Galway astronomer in global team that detected giant collision in space

21 Oct 2021

Artist’s impression of a giant impact releasing gas from the atmosphere of a Venus-like planet. Image: Mark A Garlick

Researchers at NUI Galway, MIT and Cambridge used the ALMA telescope to provide a ‘window to the composition of young planets’.

An astronomer from NUI Galway is part of an international team that for the first time found evidence of a planet’s atmosphere being stripped away by a giant collision in a nearby star system.

At just 95 light years from Earth, the young star named HD 172555 was witness to an impact between two newly formed planets that are estimated to be about the size of Earth.

Using the Atacama Large Millimeter/submillimeter Array (ALMA) radio telescope in Chile, researchers from NUI Galway, MIT and Cambridge University studied the collision and unexpectedly detected a ring of carbon monoxide gas in the dust produced.

“This, for the first time, indicates that impacts can release large amounts of gas as well as dust, and that this gas can survive long enough to be detected,” said Dr Luca Matrà, an adviser for the study and lecturer at NUI Galway’s Centre for Astronomy.

Based on the amount of gas detected, the team was able to estimate that the size of the impact was likely massive and dated it to around 200,000 years ago. “This has the potential to revolutionise our understanding and observability of giant impacts,” Matrà added.

‘Window to the composition of planets’

Findings of the study were published yesterday (20 October) in the journal Nature. It may solve years of mystery around the unusual composition of dust observed by scientists in the HD 172555 region – indicating the aftermath of a planetary impact like the one that led to the formation of the moon.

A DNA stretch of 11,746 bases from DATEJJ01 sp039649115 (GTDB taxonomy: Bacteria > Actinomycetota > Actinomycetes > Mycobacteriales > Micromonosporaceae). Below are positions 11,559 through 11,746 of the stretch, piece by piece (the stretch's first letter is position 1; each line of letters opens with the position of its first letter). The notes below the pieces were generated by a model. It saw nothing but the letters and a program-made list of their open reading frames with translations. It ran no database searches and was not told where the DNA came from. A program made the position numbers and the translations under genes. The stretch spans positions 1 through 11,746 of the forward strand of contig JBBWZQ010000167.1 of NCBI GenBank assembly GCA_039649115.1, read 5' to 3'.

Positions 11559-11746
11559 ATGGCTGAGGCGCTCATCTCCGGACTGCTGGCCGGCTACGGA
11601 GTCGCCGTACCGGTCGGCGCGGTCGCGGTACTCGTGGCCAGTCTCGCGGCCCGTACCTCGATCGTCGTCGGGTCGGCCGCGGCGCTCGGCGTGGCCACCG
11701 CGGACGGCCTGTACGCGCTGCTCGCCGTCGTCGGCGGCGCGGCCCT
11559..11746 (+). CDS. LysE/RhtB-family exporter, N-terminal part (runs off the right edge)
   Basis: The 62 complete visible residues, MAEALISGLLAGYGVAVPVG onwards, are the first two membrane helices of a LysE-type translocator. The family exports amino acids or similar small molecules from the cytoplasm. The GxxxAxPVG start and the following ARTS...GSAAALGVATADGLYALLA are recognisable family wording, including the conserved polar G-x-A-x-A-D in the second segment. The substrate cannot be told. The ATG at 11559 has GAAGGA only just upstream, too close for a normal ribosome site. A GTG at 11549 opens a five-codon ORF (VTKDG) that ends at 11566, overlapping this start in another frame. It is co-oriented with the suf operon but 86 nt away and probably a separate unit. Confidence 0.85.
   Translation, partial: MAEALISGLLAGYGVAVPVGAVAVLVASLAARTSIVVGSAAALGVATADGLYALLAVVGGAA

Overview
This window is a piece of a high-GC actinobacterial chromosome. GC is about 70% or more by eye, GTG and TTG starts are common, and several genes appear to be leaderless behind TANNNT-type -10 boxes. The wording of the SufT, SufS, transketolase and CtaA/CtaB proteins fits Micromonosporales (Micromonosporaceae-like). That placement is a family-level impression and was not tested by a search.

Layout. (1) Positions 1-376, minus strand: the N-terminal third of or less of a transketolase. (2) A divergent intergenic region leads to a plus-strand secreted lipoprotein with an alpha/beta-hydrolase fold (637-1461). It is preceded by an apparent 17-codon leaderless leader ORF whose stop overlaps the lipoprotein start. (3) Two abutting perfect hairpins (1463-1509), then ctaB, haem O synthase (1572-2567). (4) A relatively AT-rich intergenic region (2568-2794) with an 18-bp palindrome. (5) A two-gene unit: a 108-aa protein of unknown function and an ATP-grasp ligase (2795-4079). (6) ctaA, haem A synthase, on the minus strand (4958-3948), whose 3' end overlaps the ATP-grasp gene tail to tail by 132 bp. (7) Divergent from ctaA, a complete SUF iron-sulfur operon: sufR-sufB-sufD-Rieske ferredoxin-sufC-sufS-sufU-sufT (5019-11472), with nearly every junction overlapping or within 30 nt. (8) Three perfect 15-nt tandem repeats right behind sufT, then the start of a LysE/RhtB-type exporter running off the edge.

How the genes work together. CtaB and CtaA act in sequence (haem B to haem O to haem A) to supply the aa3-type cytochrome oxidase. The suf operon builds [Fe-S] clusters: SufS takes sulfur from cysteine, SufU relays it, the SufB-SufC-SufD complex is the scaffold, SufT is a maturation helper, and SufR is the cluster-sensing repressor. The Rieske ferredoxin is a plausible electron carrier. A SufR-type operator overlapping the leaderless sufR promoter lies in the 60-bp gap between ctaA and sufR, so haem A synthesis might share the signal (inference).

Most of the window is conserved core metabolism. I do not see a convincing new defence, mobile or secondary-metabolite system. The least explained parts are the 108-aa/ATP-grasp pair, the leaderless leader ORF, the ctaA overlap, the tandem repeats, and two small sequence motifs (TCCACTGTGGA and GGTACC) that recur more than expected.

The ALMA observatory used for the study consists of 66 radio telescopes working in unison. Ireland gained access to it after joining the European Southern Observatory (ESO) in 2018. It was used in a study published in July to understand how moons are formed.

Matrà said that the amount of gas discovered in this latest research is 10 to 20pc of the mass of Venus’ atmosphere, which “goes on to show the incredible sensitivity of the observations”.

“This puts forward gas observations as a viable detection method of terrestrial planet-forming collisions, and as a window to the composition of young planets,” he said.

Lead author Tajana Schneiderman of MIT said that this the first time scientists have detected the phenomenon of protoplanetary atmosphere being stripped away in a giant impact.

“Everyone is interested in observing a giant impact because we expect them to be common, but we don’t have evidence in a lot of systems for it. Now we have additional insight into these dynamics.”

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Vish Gain is a journalist with Silicon Republic